The Salvation Army in Cuba
In 1918, Cuba and the United States were political allies. Trade between the two countries flourished. Guantanamo Bay had already been leased to the U.S. as part of the Platt Amendment of 1902, which among other things gave the U.S. the right to intervene militarily in Cuba.
General Mario G. Menocal, president of the Cuban Republic and a former manager of the Cuban American Sugar Corporation, announced that Cuba would join U.S. President Woodrow Wilson in declaring war against Germany at the start of WWI. Menocal had prepared 25,000 Cuban troops to set sail for Europe.
That same year, The Salvation Army officially launched its spiritual fight for the souls of the Cuban people, having already commenced its war on sin and poverty there as early as the 1890s.
In 1912, General William Booth, founder of The Salvation Army, made his last public appearance in Royal Albert Hall in London on May 9. And on August 20, he was promoted to Glory.
His memory inspired Salvationists around the globe and in Cuba to continue the fight. Religious meetings and social services became the hallmark of the Army’s work on the island. And in 1918, the government’s campaign against the dreaded malaria virus was in full swing.
Then in 1953, the 26th of July Movement, led by Fidel and Raúl Castro, overthrew dictator Fulgencio Batista during the Cuban Revolution (1953–59). As a result, Communism became the nation’s system of government.
That government required all foreign–born Salvation Army officers to leave the island. Many Cuban Salvationists also fled to the U.S. Under the new regime, Christianity was barely tolerated. President Castro recognized all churches that had been in Cuba prior to 1959, but rigorously restricted their activities.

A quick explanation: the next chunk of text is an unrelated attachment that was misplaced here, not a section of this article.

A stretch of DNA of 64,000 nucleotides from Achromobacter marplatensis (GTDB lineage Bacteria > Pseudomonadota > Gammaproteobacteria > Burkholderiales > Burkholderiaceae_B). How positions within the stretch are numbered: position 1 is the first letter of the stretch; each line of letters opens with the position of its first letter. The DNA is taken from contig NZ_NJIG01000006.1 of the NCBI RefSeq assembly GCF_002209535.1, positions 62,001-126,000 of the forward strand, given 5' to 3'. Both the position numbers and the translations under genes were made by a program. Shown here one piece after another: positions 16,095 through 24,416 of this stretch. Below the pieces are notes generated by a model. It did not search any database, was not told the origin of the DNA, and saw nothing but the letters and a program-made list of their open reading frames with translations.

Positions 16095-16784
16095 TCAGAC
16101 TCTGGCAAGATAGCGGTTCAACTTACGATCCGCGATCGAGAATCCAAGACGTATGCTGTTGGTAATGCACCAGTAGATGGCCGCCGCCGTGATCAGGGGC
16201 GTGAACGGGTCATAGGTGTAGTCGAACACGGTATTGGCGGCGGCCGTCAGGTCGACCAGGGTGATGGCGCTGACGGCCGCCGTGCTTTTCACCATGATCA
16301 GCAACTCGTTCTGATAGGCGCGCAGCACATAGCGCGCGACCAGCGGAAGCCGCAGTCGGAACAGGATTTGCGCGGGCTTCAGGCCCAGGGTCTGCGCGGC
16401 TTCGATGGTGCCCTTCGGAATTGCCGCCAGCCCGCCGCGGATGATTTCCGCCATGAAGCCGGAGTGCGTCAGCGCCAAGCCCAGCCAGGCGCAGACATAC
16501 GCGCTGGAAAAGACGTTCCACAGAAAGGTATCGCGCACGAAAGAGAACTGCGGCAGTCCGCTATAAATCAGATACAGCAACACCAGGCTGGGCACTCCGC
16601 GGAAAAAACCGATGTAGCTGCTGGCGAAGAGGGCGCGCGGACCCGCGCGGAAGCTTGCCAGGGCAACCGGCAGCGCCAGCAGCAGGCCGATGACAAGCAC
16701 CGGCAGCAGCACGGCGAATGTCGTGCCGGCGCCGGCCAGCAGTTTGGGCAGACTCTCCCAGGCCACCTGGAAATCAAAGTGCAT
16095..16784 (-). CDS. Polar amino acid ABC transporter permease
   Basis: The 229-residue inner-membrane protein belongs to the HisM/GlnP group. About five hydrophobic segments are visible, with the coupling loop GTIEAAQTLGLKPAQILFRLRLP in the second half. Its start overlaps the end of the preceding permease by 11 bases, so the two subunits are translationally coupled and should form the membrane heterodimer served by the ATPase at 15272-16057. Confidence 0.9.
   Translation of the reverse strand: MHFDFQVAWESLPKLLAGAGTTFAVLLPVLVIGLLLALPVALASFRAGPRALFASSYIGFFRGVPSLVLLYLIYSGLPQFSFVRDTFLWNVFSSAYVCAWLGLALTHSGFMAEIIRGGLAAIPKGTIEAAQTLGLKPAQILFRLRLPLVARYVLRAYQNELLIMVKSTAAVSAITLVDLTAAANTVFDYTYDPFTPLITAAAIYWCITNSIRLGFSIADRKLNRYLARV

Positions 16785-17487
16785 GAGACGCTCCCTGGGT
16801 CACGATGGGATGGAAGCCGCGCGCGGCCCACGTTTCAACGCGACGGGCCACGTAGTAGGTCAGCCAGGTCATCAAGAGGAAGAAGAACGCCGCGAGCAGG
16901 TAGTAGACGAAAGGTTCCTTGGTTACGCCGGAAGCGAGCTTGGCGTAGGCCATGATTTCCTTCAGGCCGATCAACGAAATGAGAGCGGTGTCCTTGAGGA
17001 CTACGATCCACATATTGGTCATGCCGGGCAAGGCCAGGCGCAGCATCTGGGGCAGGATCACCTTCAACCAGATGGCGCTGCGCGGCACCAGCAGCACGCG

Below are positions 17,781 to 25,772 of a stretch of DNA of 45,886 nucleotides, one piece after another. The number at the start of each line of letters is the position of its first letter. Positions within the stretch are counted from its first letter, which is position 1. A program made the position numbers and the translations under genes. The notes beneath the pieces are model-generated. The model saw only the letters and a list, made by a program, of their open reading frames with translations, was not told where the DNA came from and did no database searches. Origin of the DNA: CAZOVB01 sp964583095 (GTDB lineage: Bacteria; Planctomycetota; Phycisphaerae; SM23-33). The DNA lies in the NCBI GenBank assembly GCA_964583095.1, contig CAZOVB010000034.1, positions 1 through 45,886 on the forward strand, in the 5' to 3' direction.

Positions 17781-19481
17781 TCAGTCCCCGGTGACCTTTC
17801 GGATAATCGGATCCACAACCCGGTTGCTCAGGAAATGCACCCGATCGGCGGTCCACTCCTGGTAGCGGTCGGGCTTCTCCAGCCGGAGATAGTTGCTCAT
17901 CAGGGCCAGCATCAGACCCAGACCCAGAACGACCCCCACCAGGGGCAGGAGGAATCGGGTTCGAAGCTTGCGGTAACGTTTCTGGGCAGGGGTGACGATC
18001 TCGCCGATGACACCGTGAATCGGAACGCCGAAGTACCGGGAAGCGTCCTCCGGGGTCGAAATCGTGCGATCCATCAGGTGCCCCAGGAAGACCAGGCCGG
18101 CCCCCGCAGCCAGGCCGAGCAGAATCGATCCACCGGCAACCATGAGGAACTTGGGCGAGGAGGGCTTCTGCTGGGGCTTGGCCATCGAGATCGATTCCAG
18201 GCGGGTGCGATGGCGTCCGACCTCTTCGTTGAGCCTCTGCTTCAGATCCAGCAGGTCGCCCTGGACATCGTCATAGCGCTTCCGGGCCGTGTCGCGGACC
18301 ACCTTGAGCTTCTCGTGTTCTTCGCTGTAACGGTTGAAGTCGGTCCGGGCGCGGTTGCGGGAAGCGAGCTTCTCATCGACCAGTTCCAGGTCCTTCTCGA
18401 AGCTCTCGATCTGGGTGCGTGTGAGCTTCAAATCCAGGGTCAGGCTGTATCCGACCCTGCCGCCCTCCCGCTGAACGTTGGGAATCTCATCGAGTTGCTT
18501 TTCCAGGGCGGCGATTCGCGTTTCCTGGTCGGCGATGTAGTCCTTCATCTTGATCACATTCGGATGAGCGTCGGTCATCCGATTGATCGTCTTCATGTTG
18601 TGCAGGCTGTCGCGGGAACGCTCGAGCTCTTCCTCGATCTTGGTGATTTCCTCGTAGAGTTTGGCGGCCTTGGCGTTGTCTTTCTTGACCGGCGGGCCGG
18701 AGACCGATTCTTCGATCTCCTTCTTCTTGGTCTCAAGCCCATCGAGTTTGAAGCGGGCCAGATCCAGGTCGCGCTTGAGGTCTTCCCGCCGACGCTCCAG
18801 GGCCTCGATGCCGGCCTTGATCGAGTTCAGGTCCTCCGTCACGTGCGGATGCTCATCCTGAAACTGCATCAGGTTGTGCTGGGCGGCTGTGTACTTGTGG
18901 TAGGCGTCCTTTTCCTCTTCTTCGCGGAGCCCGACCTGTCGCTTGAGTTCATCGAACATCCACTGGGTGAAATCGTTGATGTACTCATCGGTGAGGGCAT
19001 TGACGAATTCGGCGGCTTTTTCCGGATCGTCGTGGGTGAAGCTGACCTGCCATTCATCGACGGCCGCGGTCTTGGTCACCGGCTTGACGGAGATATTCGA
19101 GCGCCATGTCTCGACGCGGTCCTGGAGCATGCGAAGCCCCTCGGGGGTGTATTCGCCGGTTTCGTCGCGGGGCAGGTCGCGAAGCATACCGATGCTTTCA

The Army’s children’s homes closed. Open–air meetings, the sale of War Cry magazines, and the wearing of uniforms were prohibited. And because of these restrictions, the Army’s social work and church growth seemingly stopped.
By 1962, the United States had severed all diplomatic relations with Cuba, imposed a trade embargo, banned all U.S. citizens from traveling there, and had strongly encouraged other nations to do the same.
With all contact with the outside world essentially cut off, it was thought that Salvation Army ministry had ceased to exist in Cuba. For the first time, a remnant of Cuban Salvationists found themselves taking charge of a struggling movement that was determined nonetheless to remain alive—against all odds.
A great moment
In 1973, Salvation Army Major Francisco Ramires traveled from Cuba to Jamaica to attend a Christian Caribbean Conference of Churches. There he met Colonel John Needham, then commander of the Caribbean Territory. When Needham saw the Spanish words Ejército de Salvación written on Ramires’ hat, a conversation ensued. Ramires wrote down the names of the corps that still existed in Cuba. He explained that the training college was also still operating. And the numbers of Salvationists were actually growing, mainly through the courageous sharing of personal testimonies.
Needham looked at Ramires in disbelief, but also with gratitude. They both thanked God for His faithfulness and asked Him to bless and to guide The Salvation Army in Cuba.*
*The War Cry, February 7, 1998
by Warren L. Maye